More about Hanoi
Why go to Hanoi?
You'll likely sail through famous Halong Bay, an awe-inspiring site
Traffic can be terrifying; be careful
Explore winding streets and dine on French-influenced cuisine in kinetic, dazzling Hanoi
Hanoi Cruise Port Facilities?
Many large cruise ships anchor in Halong Bay, and tenders take passengers on about a 10-minute ride into the tourist town of Bai Chay where an old car ferry is used to load and unload cruisers. Getting to land from the tender can be a difficult transition for handicapped walkers and those in wheel chairs; so contact the ship for help before getting on the tender.
Bai Chay, which along with nearby Hong Gai is collectively known as Halong Bay City, is the main tourist area for Halong Bay. Turn left from the tender pier and walk about 15 minutes to shop for souvenirs, coffee and other goods at tourist markets. Cafes there offer refreshments, and Internet access can be found at Emotion Cybernet Cafe for about 400 VND per minute. Adjacent "hotel alley" is another source of Internet cafes and Wi-Fi access.
At the Halong Bay commercial pier, a boardwalk offers souvenir stalls, casual cafes and outdoor disco stages.
Good to Know?
In Hanoi, motorbike traffic can make crossing a busy street rather terrifying. Tag along with locals to cross, because there is safety in numbers. Negotiate cab fares upfront to avoid "add-ons" at the end of the ride. And of course, don't wear flashy jewelry and always protect your valuables from pickpockets, especially in busy markets.
A junk cruise on Halong Bay can be the highlight of your trip or a major disaster. Many commercial junks are in poor repair and fall short of Western safety standards. The lower the ticket price, the more likely you'll find yourself on one of these sketchy junks. In this case, you get what you pay for. Booking once you've arrived in Halong Bay also increases your chance of getting ripped off or falling victim to bait and switch. Do your homework on TripAdvisor, Cruise Critic and other boards to find the junk trip right for you, and reserve it in advance.
Getting to Hanoi: The best way to get to Hanoi from any port is to arrange transport via your ship's shore excursion shuttles or a car or van with a driver hired from a reputable tour company. Taxis can be a cost-saving option, especially for three or four passengers (five will fit in some cars and vans), but their numbers are limited. Most taxi drivers do not speak English, so make sure the fare is settled before getting in the car. Also, be wary of English speakers around the port areas who are willing to negotiate with taxi drivers. If they ask you to pay them instead of the driver, be aware that you are probably being overcharged. Shop around if possible.
In Hanoi: A taxi is the best way to get around in the city. You also can arrange a driver and guide before the cruise. If a taxi driver tries to negotiate a flat rate, it probably is not to your advantage; reputable taxi companies will have metered cars. Two reputable taxi companies are Hanoi Taxi and Taxi CP. Public buses are not recommended.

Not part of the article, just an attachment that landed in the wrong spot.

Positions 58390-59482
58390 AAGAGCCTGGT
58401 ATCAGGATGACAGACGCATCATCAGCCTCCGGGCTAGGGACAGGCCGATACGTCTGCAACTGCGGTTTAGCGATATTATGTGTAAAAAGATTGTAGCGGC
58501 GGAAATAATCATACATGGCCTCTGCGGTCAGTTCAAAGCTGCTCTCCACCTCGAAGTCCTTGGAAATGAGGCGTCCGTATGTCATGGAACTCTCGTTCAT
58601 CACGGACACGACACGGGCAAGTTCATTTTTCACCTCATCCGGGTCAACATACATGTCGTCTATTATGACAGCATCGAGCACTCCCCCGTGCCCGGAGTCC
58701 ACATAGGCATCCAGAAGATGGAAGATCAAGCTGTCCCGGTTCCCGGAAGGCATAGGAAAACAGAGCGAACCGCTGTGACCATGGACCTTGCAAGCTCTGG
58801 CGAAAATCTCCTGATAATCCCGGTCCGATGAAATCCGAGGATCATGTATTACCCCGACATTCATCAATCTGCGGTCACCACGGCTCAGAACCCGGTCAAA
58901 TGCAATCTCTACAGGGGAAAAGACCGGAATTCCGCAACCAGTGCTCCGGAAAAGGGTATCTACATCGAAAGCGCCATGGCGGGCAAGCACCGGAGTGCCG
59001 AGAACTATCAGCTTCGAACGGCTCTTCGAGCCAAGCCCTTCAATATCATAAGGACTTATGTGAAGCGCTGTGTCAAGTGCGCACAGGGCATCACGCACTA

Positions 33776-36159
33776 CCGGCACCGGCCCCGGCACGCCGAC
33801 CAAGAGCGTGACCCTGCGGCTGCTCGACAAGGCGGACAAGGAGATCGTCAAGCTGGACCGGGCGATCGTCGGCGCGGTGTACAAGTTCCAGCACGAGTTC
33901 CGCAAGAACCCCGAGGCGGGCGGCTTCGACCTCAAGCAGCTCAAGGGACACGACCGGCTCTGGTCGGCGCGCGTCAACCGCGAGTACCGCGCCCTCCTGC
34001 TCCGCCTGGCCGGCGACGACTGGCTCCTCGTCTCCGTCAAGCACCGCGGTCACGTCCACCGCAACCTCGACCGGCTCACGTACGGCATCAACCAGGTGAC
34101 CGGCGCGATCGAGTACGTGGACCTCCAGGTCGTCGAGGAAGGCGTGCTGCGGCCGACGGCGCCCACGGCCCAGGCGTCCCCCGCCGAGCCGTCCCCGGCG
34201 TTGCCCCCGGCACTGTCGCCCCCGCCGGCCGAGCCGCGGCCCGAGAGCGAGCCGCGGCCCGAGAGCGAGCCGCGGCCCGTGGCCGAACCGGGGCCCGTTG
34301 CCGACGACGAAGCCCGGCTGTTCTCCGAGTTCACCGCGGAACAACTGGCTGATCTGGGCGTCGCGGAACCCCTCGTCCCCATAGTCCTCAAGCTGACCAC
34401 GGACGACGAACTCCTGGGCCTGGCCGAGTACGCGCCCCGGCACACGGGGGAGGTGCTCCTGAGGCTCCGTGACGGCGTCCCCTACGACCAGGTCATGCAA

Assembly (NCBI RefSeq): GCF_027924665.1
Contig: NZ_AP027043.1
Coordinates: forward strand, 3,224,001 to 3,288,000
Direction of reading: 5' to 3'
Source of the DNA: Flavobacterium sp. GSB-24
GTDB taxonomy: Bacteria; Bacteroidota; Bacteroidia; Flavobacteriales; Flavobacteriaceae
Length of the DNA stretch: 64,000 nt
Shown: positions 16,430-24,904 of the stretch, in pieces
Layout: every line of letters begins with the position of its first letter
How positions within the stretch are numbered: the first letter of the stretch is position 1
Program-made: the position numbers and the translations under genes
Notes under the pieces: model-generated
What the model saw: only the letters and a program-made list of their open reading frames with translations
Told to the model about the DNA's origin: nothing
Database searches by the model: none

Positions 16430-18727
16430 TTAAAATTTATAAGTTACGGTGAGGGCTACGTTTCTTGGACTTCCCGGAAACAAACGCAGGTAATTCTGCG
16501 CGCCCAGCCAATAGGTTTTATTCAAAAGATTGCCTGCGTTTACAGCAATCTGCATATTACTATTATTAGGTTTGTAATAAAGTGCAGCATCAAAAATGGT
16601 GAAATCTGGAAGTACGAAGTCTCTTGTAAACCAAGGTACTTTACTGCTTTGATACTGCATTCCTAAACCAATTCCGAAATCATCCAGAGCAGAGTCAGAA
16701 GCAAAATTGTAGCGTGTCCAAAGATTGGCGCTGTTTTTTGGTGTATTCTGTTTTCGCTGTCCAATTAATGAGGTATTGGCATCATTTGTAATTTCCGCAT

Currency & Best Way to Get Money?
The main unit of currency is the dong (VND), which comes in both notes and coins. For updated currency-conversion figures, visit www.oanda.com or www.xe.com. U.S. dollars are also widely accepted: Carry plenty of crisp $1 and $5 bills to buy souvenirs (if you use larger bills, your change may be in dongs). You can find ATMs at branches of Vietcombank in Halong Bay and Hanoi.
Vietnamese is the official language. English is spoken in hotels, restaurants and tourist shops in Hanoi but is less widely spoken in Halong Bay. For a spur-of-the-moment translator, look for a 20-something who might have studied English in school. Older folks might speak French (from the country's days as a French colony).
Where You're Docked?
Cruise ships dock at a number of different ports in the Hanoi area: Halong Bay, Haiphong and Cai Lan. Most ships dock or are tendered at Halong Bay, about a 3.5-hour drive from Hanoi, because it's one of the deeper ports and a wonderful tourist destination in its own right.
Cai Lan is a relatively new deep-water port about 10 miles from Halong Bay and two to three hours from Hanoi. It is a busy cargo port serving only a handful of cruise ships and has no passenger amenities.
Haiphong is Vietnam's third largest city and northern Vietnam's most important seaport. The port city is located on the Red River, about 62 miles from Hanoi. It is still used by cruise lines, including Crystal, Oceania and Regent. The ships dock in the container port where there are no tourist attractions or facilities, although there is dining and shopping in Haiphong city. Hanoi is about a 1.5-hour drive from the port.